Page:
Choosing a college is a complicated decision, made up of a lot of factors, and one of the things that every college-bound student should consider is the size of college they want. Going to a small college is a unique experience. It might not be what media and popular ideas would make you think of as “the college experience.” But is it worth it? For sure it is. As an alum of a small college myself, I would say the experience is in many ways better than what you might get at a larger school.
St. John’s College is smaller than many of high schools, with an incoming freshman class usually hovering around 140 students at our Annapolis campus and 100 in Santa Fe. The total student body, including both campuses, is usually just around 1000. In fall of 2022, we have a freshman class of 241 across both campuses, and a total student body of 981. With some of our students coming from graduating classes of upwards of 500 students, our numbers may seem shockingly small.
Many students are seeking freedom and new opportunities in college, including the freedom to reinvent themselves and be their authentic self, free from the expectations put on them by the people who have known them all their lives. This freedom can actually be found in any college environment – large or small. No matter the size of the new community, the people you meet at college aren’t going to be the same people you went to college with, especially if you leave your hometown or even your home state. (Which St. John’s, with its two campuses across the country from each other, makes easy.) You will still be in a fresh environment at a smaller school, still able to meet new people, make new friends, and redefine yourself as you want.
In fact, if you choose the right small college, you might have even better chances of finding the people you want to get to know in college. Small colleges are often friendly environments, with a better chance of getting to know the people around you, since you’ll be interacting with the same people more often. A small college might also have a student body that is more likely to be interested in the same things as you, if it’s a college that specializes in one thing.
St. John’s, for instance, has its own distinct social environment, which we find suits the people that come here quite well! You won’t find lots of big parties, fraternities and sororities, or large sporting events – other than croquet in Annapolis – here. Social life focuses more on interest clubs, study groups, and friendly intramural sports. In Santa Fe, there are also lots of opportunities to enjoy outdoor activities like hiking, skiing, climbing, camping, and more!
There are also academic advantages to choosing a small college. At St. John’s, none of our classes are bigger than 21 students, and we have a faculty to student ratio of 7:1. Our professors, or tutors as we call them, are available for lunch or coffee with students and discuss every paper with you in one-on-one meetings. At a smaller college, you will get more access to your professors, less competition for academic resources, and more space to talk in class. This gives you a better platform for good academic outcomes, and more of an opportunity to learn the things that are important to you.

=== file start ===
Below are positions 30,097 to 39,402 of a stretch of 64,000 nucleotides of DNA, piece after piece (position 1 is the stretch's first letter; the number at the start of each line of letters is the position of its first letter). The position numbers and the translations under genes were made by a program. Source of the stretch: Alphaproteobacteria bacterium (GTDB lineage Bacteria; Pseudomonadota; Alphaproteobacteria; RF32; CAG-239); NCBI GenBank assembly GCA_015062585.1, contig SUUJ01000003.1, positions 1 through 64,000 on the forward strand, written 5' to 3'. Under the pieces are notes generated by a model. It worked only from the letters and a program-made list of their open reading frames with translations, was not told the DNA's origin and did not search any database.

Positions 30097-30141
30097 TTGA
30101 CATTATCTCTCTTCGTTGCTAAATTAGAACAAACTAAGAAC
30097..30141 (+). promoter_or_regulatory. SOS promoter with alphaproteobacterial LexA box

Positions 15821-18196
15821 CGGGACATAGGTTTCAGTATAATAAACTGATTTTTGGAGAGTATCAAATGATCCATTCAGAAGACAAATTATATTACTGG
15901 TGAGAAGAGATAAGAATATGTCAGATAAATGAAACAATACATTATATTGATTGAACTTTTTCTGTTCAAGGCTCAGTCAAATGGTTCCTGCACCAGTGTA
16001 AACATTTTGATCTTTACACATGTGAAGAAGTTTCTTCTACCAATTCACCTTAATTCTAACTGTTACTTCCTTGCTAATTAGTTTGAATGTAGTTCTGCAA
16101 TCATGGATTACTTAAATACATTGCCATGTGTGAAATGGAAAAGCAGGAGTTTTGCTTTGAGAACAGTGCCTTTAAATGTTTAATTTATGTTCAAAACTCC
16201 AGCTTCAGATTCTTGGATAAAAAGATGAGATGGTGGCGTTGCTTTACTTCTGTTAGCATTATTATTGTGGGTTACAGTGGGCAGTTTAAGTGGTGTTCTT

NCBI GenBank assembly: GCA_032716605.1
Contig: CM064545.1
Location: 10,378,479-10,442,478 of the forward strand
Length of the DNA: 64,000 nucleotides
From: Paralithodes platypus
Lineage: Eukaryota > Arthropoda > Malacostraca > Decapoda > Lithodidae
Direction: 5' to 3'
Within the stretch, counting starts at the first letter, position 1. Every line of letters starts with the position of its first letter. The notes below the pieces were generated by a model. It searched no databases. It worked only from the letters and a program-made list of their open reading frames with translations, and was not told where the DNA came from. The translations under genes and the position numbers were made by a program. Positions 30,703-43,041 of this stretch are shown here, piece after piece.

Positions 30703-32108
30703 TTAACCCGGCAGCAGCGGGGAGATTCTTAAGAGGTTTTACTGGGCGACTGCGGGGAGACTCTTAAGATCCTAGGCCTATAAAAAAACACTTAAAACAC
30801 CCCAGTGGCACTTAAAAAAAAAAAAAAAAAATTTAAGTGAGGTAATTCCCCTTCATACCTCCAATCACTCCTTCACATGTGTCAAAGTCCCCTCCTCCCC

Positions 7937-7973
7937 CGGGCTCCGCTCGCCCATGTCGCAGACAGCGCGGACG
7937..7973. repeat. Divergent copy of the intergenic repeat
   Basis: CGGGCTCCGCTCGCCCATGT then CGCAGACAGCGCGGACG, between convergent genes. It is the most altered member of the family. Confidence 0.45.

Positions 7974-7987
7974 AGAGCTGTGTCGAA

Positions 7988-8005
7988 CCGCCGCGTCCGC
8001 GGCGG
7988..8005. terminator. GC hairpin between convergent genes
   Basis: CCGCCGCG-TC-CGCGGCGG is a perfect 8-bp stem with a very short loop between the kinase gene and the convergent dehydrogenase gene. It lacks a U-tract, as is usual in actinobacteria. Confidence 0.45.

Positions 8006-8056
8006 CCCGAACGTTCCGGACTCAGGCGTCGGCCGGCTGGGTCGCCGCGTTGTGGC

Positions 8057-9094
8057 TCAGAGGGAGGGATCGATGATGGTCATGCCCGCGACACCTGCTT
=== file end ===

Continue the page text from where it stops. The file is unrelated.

St. John’s takes advantage of our small class sizes to provide better academic experiences across the board. For example, our preceptorials — our elective classes for juniors and seniors — are usually classes of five to eight students, studying topics nominated by students and selected by the professor running the class. The St. John’s approach, combining these small classes sizes, hands-on work like in our lab program, and enthusiastic faculty, is an excellent way to learn, better than a lecture or a textbook by far.
At a larger college, you might find your access to academic resources limited by availability. You might find yourself learning in overcrowded lectures, you might have access to your professors only during limited office hours, and you might receive grades decided on a curve. At a college like St. John’s, you won’t have these problems, in large part due to a smaller student body.
It can be intimidating to head out to college, and you might feel that you’ll be giving up opportunities by choosing to go to a small college. However, you’ll find other opportunities in their place. If you give up the chance to join a fraternity, you gain the chance to join a small art club that will help your talents flourish. If you give up the chance for large parties, you gain waltz and swing parties, and the opportunity to perform in Collegium (our annual talent show). If you give up football, you gain croquet or archery. You might also gain good friends, unique experiences, and a beautiful campus environment – like our Santa Fe campus, recently voted by Architectural Digest as the second most beautiful college campus in the U.S.!
Where you choose to go to college is always a personal choice. You shouldn’t, however, make that choice in fear of missing out on the so-called “college experience.” Don’t pass on a college that might just be perfect for you just because it’s smaller. Focus on the important things, like finding a place that will be a good social and academic fit for you, one that will help you succeed in your goals and learn what you want to.